The Cry

The Cry is a psychological thriller that chronicles the collapse of a marriage in the aftermath of a tragedy and explores the myths and truths of motherhood.

Year: 2018

Directors: Glendyn Ivin

Producers: Brian Kaczynski, Stuart Menzies

Executive Producers: Claire Mundell, Elizabeth Kilgarriff, Gaynor Holmes

Screenwriter: Jacquelin Perske

Principal Cast: Jenna Coleman, Ewen Leslie, Asher Keddie, Moyo Akandé, Shareena Clanton, Kate Dickie, Alex Dimitriades, David Elliot

Synopsis

Joanna (Jenna Coleman) and Alistair (Ewen Leslie) are a young couple forced to face unthinkable circumstances under the white light of public scrutiny, changing their lives and their relationship forever.

Joanna and Alistair travel from Scotland to Australia with their baby son, Noah. They’re going to Melbourne to see Alistair’s mother Elizabeth and to fight for custody of Alistair’s 14 year-old daughter Chloe, from his previous marriage to Alexandra.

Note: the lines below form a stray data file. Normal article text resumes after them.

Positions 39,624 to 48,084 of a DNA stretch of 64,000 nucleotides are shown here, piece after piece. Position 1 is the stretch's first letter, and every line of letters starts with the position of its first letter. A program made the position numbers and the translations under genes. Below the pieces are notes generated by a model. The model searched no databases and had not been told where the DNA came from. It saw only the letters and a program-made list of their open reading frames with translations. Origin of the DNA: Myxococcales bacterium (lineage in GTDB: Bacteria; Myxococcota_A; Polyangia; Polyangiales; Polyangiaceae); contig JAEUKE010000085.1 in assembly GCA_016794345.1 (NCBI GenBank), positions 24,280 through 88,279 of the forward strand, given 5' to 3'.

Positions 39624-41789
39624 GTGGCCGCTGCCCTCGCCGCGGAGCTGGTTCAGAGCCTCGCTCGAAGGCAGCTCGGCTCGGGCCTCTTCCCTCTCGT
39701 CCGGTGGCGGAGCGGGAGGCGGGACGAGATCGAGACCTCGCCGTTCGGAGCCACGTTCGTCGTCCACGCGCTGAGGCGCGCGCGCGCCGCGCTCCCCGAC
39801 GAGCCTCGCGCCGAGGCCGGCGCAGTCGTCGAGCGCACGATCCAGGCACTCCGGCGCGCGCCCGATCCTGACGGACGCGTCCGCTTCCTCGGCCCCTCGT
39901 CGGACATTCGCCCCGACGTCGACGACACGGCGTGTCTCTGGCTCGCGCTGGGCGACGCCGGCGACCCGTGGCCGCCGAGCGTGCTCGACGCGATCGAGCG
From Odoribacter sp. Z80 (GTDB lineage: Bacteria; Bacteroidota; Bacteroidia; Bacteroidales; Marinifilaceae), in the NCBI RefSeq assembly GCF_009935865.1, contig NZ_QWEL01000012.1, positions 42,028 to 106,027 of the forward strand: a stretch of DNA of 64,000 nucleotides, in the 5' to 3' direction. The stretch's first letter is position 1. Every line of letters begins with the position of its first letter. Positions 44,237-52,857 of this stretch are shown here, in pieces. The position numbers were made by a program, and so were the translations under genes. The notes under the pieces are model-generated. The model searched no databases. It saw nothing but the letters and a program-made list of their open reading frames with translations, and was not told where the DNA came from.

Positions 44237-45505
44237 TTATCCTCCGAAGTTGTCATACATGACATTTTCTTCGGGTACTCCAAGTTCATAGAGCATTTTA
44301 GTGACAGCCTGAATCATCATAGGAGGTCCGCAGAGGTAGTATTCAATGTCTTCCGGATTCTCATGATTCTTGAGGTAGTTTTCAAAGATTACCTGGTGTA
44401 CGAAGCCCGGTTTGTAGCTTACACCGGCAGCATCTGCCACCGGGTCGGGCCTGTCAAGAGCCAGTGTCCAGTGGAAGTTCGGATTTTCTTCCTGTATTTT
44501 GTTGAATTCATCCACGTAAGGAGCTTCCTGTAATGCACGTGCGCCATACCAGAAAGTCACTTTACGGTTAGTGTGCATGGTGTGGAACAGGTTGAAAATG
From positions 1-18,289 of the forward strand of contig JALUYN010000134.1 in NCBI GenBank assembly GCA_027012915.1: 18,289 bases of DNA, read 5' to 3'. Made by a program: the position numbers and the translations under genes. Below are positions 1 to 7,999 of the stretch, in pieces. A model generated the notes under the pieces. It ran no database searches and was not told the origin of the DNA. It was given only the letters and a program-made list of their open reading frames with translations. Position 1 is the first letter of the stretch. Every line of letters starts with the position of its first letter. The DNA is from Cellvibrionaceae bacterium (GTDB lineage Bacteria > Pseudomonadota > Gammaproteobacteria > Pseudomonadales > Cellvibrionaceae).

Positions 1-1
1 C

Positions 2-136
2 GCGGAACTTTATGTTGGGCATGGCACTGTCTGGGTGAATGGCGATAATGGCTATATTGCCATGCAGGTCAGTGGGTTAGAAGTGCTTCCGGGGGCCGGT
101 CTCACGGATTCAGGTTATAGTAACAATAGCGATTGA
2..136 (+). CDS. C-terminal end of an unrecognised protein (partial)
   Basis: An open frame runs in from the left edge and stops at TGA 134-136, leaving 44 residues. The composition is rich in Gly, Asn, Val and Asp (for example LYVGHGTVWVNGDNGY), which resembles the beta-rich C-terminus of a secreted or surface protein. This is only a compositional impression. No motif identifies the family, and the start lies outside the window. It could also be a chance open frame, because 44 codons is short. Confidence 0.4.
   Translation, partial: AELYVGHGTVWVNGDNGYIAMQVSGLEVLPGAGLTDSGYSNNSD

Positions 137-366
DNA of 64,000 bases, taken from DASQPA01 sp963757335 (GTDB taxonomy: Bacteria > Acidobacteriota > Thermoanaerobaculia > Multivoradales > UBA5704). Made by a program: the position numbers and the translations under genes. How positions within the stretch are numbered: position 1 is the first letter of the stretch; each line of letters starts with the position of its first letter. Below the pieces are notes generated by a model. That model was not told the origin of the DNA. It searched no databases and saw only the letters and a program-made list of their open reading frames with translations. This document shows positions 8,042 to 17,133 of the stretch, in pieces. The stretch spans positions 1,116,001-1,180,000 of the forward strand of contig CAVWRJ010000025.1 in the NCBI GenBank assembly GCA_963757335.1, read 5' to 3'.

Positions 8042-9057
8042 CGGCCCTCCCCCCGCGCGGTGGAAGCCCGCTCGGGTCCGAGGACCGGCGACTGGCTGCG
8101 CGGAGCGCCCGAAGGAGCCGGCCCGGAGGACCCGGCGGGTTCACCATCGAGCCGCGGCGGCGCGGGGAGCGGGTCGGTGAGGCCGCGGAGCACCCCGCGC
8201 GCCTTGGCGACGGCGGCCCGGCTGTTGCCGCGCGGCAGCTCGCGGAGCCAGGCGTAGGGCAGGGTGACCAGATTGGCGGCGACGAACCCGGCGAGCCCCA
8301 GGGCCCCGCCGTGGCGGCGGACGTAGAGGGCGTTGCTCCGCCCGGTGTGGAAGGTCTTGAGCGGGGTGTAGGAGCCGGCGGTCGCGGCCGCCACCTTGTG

Joanna is struggling with life as a new mum and the flight to Melbourne is a huge additional strain on her. Noah cries the whole way, to the very apparent dismay of their fellow travellers.

Exhausted and emotional from the journey the couple finally arrive in Australia, where unforeseen events change their lives forever.

Produced by Synchronicity Films, The Cry was filmed in and around Glasgow and Melbourne, with funding support from Creative Scotland and Film Victoria.

The Cry is a four-part series, airing on BBC One at 9pm on Sunday evenings from 30 September to 16 October. All aired episodes are available to watch on BBC iPlayer.

Close Up of an upset Jenna Coleman in The Cry

Rave Reviews

“Jenna Coleman shines as an unravelling new mother” — The Independent give four stars to The Cry’s first episode, as they praise the depiction of parenthood in the thriller. The Guardian also give it four stars, calling The Cry “a baby-snatching drama that promises to be a worthy rival to Bodyguard.”

With another two four-star reviews, The Times say The Cry displays a “screaming agony of a parent’s worst nightmare”, while The i call it “a slick psychological drama to fill the gap left by Bodyguard… very different yet equally intriguing.”  

More praise for Jenna Coleman, The Daily Telegraph say she “shines” in an “intense study of early motherhood.”­­